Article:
Florida and Puerto Rican manatees may be removed from 'endangered species list'

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Tuesday, April 10, 2007

A West Indian manatee and her baby.

The Unites States Fish and Wildlife Service or USFWS has announced that the Florida and Puerto Rican manatee will most likely be removed from the Endangered Species List and have their status upgraded to "threatened."

The announcement was made in the USFWS's 5-year review of the manatee. In the review, the manatees were found to have "increased in numbers" over the last 40 years and that there were no new threats posed to the mammals.

In the section of the report that is called the 1996 Distinct Population Segment or [DPS], the review states "the species under review" is "not listed as a DPS" and that "there [is no] relevant new information that would lead us to consider listing manatees in Florida as a DPS in accordance with the 1996 policy."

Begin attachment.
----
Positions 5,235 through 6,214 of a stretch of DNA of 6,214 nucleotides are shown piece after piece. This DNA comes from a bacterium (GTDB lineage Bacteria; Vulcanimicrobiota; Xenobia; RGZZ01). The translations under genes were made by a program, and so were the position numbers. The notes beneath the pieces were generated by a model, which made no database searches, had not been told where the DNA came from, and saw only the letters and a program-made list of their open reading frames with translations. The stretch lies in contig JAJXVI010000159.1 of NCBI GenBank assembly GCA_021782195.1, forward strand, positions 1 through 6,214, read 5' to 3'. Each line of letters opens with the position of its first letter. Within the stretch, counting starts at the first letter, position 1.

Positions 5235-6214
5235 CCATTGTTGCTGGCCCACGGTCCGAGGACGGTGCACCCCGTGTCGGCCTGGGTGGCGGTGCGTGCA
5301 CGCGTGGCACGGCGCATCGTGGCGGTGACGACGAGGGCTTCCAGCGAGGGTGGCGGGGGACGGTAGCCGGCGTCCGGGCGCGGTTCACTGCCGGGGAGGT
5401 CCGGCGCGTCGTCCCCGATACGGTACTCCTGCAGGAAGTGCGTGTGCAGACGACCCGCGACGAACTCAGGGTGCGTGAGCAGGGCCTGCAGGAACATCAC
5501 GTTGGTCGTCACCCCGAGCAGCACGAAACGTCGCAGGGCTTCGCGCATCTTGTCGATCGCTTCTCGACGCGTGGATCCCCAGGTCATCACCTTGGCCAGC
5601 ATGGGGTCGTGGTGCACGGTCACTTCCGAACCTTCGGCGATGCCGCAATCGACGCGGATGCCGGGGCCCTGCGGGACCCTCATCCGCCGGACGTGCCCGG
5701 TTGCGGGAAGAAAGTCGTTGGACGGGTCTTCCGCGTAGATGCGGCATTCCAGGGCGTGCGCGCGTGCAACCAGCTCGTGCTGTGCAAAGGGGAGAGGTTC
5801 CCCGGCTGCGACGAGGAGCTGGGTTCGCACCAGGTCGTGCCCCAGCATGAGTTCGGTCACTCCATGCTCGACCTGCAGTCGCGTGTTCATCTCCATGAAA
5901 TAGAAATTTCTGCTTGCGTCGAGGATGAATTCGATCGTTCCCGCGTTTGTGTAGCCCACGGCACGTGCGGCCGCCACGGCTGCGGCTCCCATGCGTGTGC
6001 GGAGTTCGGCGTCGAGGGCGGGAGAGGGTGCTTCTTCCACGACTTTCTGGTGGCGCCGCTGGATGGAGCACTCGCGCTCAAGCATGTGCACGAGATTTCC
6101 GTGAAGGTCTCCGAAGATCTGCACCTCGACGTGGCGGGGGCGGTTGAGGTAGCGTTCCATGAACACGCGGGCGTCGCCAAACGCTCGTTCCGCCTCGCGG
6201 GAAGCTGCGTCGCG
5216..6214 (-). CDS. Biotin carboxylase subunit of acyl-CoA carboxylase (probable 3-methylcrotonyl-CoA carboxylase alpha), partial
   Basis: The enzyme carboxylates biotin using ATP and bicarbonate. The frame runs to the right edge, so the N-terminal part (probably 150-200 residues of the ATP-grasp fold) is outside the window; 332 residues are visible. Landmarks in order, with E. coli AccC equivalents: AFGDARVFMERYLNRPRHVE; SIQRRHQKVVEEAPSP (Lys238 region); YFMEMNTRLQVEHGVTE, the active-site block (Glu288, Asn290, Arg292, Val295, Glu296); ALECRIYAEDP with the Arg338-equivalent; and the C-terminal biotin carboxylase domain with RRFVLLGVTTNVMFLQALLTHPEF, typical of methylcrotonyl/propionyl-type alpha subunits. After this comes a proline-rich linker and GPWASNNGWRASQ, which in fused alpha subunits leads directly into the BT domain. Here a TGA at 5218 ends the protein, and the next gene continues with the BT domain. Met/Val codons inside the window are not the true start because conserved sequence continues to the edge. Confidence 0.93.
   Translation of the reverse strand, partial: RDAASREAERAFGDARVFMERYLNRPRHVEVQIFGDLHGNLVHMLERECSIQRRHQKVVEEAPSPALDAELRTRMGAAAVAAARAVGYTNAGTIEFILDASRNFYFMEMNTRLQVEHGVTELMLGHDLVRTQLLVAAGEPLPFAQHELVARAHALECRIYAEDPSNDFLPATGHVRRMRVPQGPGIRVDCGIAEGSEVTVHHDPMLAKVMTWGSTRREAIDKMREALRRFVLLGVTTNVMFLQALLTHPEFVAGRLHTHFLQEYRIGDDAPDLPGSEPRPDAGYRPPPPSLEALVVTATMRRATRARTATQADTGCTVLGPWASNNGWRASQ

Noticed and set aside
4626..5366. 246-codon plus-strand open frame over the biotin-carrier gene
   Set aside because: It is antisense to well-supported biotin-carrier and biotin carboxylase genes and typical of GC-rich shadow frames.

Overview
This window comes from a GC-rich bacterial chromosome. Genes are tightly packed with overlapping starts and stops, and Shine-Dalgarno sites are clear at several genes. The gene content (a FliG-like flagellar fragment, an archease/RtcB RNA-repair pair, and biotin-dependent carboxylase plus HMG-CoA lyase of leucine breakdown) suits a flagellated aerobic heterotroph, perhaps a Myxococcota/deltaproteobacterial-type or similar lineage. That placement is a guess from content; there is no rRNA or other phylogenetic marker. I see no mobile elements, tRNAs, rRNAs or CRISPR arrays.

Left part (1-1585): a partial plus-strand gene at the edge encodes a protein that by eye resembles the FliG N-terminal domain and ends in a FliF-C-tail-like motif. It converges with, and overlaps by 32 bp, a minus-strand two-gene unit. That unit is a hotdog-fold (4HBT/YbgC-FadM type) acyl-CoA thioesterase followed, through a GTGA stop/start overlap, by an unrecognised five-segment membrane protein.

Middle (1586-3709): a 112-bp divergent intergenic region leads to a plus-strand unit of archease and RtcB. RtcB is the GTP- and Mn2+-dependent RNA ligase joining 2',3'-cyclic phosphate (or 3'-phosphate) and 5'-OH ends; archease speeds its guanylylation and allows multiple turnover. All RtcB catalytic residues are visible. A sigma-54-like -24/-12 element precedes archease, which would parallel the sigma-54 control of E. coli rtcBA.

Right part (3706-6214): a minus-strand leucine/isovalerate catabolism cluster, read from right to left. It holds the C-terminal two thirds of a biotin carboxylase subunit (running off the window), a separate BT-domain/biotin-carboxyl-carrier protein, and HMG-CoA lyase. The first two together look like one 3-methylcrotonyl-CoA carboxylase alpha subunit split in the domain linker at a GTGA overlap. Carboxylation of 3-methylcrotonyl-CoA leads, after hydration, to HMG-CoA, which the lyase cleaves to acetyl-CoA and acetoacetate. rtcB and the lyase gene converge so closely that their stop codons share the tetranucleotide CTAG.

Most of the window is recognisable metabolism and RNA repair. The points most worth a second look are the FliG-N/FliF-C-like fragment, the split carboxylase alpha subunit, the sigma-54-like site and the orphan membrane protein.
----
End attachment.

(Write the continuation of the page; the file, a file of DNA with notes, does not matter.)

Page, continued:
"If there isn't any other message in this report, it's that recovery is attainable. We just believe it fits the definition of threatened better than it fits the definition of endangered," said the Fish and Wildlife Service's supervisor for the field, Dave Hankla.

"Based on the science, it is clear that manatees are no longer facing extinction in all or a significant portion of its range," added Hankla.

An endangered species is usually considered a species which are very likely to become extinct immediately. Threatened species can usually be saved if large measures to protect them are immediately taken.

Scientists were also able to get a close count to the exact numbers of manatees that are currently living off Florida's coast and in the waterways of Florida to 2,812. Only 1,267 were found to be living in Florida's waters in 1991.